4. The fourth question is actually a perspective: God calls us to repent within the context of who we already are, in the midst of our current callings and life situation. If you are a parent, your repentance needs to be seen in your parenting, if a spouse, in your marriage, if you are a worker, in your work, if a friend, in your friendships. This is not a call to adopt a new calling leaving everything else in the lurch-it is a call to serve God as who you are where you are, and yes, to welcome new involvements and activities too as God would call you to do them, but not as an escape hatch from your life situation.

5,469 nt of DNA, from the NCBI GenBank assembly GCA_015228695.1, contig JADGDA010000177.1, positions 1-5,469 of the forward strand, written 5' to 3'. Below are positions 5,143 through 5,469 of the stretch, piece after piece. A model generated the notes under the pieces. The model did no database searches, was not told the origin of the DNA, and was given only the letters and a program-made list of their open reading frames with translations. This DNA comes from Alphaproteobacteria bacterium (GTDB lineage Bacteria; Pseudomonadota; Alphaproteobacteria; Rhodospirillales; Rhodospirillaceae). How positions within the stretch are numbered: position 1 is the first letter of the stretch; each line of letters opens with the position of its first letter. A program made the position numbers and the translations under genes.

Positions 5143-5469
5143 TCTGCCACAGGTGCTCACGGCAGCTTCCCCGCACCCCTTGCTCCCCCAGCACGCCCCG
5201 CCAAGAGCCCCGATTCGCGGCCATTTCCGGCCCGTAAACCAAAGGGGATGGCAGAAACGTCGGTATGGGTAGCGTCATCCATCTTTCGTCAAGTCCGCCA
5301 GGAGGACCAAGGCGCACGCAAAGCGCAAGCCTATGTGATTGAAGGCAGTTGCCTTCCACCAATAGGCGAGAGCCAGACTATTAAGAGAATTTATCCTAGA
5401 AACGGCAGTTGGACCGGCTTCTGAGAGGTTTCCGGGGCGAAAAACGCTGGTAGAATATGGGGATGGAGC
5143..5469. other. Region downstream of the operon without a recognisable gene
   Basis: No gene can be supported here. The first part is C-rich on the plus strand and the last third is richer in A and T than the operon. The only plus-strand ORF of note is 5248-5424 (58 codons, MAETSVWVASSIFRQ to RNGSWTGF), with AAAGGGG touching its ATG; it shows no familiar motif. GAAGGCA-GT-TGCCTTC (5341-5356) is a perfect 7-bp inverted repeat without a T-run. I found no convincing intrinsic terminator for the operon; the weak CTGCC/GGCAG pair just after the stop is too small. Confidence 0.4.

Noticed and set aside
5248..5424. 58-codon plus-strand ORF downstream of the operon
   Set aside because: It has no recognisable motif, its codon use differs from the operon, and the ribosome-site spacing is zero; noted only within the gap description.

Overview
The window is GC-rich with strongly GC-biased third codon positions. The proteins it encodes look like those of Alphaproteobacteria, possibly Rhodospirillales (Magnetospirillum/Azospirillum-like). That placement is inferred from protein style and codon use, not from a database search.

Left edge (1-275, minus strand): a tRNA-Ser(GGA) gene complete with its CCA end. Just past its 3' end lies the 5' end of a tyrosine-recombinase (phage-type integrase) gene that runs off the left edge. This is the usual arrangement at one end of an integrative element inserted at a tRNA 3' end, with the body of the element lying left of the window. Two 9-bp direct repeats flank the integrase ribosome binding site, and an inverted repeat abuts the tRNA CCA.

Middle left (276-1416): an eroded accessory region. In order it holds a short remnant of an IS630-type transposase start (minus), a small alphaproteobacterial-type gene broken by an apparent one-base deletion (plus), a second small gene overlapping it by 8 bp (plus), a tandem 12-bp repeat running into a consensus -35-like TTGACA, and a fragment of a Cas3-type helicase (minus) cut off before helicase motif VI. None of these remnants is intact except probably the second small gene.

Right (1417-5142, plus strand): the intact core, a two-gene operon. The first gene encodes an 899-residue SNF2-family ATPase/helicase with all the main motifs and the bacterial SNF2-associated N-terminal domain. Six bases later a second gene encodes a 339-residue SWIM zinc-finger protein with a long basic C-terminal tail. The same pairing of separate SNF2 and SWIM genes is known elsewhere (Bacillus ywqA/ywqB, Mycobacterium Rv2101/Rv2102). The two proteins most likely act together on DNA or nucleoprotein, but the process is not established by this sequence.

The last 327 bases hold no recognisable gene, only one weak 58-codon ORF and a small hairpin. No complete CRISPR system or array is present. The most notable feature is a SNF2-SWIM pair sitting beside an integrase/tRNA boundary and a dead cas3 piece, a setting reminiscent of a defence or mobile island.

The people were in a state of great expectancy, and everyone was wondering whether perhaps Yochanan himself might be the Messiah; so Yochanan answered them all, "I am immersing you in water, but he who is coming is more powerful than I-I'm not worthy to untie his sandals! He will immerse you in the Ruach HaKodesh and in fire. He has with him his winnowing fork to clear out his threshing floor and gather his wheat into his barn, but he will burn up the straw with unquenchable fire!" And with many other warnings besides these he announced the Good News to the people. (Luke 3:15-18)
Three final questions: